Rita Medical Systems Inc. (Mountain View, CA) announced in late July that it has completed its merger with Horizon Medical Products Inc. (Atlanta). The combined company will continue to operate under the name Rita Medical Systems Inc. and have headquarters in Mountain View, CA. "We are gratified to have received the overwhelming support of our stockholders in approving this merger," said Joseph M. DeVivo, president and chief executive officer of Rita. "We look forward to building a company that will lead the market in medical oncology devices."


Beyond Brainstorming

Originally Published MDDI September 2004

Product Development Insight

Implementing a systematic approach to product definition can improve the efficacy of idea-generating sessions.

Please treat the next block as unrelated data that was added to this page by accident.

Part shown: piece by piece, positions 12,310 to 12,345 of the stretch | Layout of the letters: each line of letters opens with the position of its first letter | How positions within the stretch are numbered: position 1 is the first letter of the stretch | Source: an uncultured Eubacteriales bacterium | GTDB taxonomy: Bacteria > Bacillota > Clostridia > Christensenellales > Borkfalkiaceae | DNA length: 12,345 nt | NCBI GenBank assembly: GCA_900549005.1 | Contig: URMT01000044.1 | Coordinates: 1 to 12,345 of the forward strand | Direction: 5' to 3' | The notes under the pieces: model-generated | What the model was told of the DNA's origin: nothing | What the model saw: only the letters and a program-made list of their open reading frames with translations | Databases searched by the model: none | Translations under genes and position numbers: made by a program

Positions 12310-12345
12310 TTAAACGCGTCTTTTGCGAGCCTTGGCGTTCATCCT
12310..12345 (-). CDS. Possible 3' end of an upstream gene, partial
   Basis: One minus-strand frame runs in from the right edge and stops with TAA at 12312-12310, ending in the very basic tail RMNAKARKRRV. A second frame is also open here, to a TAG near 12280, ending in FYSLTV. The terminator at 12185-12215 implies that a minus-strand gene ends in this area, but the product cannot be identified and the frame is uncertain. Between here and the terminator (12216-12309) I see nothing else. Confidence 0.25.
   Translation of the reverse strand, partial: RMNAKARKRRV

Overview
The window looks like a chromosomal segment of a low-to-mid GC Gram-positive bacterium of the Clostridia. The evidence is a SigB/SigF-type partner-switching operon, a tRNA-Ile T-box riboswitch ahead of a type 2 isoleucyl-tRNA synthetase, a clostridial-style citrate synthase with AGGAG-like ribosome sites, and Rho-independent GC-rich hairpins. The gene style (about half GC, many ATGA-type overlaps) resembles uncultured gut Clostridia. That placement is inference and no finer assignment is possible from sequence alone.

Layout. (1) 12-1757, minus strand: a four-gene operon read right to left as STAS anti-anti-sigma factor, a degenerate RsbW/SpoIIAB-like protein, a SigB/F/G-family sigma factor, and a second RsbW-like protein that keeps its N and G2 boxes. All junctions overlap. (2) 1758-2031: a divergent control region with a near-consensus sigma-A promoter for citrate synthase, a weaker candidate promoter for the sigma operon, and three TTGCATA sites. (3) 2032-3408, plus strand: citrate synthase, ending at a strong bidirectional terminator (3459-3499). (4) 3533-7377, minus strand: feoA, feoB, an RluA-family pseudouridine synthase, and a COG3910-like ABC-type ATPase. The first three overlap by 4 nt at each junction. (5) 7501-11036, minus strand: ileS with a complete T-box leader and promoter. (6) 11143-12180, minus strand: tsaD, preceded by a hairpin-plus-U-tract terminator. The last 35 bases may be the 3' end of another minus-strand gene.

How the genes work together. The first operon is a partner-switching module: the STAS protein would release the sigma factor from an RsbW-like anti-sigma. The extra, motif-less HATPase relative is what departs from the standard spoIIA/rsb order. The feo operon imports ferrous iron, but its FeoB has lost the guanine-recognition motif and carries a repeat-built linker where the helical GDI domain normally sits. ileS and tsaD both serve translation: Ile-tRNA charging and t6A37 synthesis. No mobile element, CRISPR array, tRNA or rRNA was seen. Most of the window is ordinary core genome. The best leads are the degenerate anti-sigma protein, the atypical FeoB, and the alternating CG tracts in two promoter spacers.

Bill Evans and Jonathan M. Wyler

Bill Evans
Jonathan M. Wyler

How can product development be conducted more effectively to achieve success in the marketplace? Studies suggest that the leading cause of superiority is product uniqueness, which is most effectively implemented through the use of a high-quality process that defines product value.1

Product value is defined in the earliest stages of new product development. These early stages are also when strategies are created to ensure that such value drives the design process. Paradoxically, they are also the least-expensive stages of development. To achieve maximum product value and marketplace success, developers need to spend more time determining what specifically should be developed, and not just how to develop it. A modest amount of targeted prep work can dramatically affect concept development activites, laying a foundation for products that offer meaningful advantages.